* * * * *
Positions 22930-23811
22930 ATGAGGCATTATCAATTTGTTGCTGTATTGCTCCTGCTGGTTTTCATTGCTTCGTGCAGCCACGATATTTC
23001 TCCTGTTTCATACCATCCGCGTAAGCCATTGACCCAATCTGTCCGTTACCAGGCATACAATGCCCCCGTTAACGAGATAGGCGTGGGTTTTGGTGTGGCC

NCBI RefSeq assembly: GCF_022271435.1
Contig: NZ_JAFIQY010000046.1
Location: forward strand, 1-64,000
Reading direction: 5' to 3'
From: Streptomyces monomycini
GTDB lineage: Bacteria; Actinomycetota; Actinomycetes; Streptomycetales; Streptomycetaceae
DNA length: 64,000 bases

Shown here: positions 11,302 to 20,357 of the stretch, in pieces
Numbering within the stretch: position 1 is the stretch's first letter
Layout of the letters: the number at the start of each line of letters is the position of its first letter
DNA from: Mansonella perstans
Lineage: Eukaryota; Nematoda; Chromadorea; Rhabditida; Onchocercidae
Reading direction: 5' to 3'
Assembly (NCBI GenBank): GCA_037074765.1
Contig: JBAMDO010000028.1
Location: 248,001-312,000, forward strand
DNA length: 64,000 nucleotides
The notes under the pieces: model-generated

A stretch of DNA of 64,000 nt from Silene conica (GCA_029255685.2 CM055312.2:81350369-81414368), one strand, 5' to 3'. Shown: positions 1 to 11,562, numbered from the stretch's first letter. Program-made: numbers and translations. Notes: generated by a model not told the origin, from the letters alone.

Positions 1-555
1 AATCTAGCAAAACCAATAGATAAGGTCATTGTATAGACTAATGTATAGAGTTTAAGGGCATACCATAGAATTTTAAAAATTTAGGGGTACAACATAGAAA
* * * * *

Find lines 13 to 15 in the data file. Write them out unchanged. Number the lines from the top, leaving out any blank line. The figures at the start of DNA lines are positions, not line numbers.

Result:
Layout of the letters: the number at the start of each line of letters is the position of its first letter
DNA from: Mansonella perstans
Lineage: Eukaryota; Nematoda; Chromadorea; Rhabditida; Onchocercidae